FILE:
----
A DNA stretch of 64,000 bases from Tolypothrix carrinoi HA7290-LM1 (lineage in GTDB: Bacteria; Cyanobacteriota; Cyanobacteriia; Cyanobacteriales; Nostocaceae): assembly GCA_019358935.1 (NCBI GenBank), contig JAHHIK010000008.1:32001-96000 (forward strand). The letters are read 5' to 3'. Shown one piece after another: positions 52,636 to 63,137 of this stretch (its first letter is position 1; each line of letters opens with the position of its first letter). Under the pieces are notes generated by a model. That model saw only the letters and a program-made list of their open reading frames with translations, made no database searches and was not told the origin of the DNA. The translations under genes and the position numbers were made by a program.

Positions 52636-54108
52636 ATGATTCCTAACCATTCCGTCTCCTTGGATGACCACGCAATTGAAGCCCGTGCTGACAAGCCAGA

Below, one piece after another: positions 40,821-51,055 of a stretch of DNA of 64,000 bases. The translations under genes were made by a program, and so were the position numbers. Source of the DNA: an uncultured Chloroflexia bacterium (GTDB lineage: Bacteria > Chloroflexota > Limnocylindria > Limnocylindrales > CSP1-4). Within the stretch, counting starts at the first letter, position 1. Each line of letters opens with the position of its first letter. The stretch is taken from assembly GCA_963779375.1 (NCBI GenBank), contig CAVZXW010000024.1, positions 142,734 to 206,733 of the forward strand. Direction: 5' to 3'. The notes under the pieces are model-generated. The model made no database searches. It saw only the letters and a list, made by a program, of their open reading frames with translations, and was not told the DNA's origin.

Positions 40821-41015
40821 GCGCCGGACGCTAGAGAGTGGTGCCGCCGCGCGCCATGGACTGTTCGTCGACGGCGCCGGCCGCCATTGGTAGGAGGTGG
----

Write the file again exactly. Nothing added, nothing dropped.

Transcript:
A DNA stretch of 64,000 bases from Tolypothrix carrinoi HA7290-LM1 (lineage in GTDB: Bacteria; Cyanobacteriota; Cyanobacteriia; Cyanobacteriales; Nostocaceae): assembly GCA_019358935.1 (NCBI GenBank), contig JAHHIK010000008.1:32001-96000 (forward strand). The letters are read 5' to 3'. Shown one piece after another: positions 52,636 to 63,137 of this stretch (its first letter is position 1; each line of letters opens with the position of its first letter). Under the pieces are notes generated by a model. That model saw only the letters and a program-made list of their open reading frames with translations, made no database searches and was not told the origin of the DNA. The translations under genes and the position numbers were made by a program.

Positions 52636-54108
52636 ATGATTCCTAACCATTCCGTCTCCTTGGATGACCACGCAATTGAAGCCCGTGCTGACAAGCCAGA

Below, one piece after another: positions 40,821-51,055 of a stretch of DNA of 64,000 bases. The translations under genes were made by a program, and so were the position numbers. Source of the DNA: an uncultured Chloroflexia bacterium (GTDB lineage: Bacteria > Chloroflexota > Limnocylindria > Limnocylindrales > CSP1-4). Within the stretch, counting starts at the first letter, position 1. Each line of letters opens with the position of its first letter. The stretch is taken from assembly GCA_963779375.1 (NCBI GenBank), contig CAVZXW010000024.1, positions 142,734 to 206,733 of the forward strand. Direction: 5' to 3'. The notes under the pieces are model-generated. The model made no database searches. It saw only the letters and a list, made by a program, of their open reading frames with translations, and was not told the DNA's origin.

Positions 40821-41015
40821 GCGCCGGACGCTAGAGAGTGGTGCCGCCGCGCGCCATGGACTGTTCGTCGACGGCGCCGGCCGCCATTGGTAGGAGGTGG